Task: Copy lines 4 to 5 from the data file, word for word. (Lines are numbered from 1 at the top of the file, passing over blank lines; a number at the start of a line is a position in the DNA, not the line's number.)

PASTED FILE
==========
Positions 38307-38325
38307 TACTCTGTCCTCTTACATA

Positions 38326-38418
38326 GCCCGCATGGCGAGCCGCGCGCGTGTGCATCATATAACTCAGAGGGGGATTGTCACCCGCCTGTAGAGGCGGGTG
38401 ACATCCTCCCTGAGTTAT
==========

38326 GCCCGCATGGCGAGCCGCGCGCGTGTGCATCATATAACTCAGAGGGGGATTGTCACCCGCCTGTAGAGGCGGGTG
38401 ACATCCTCCCTGAGTTAT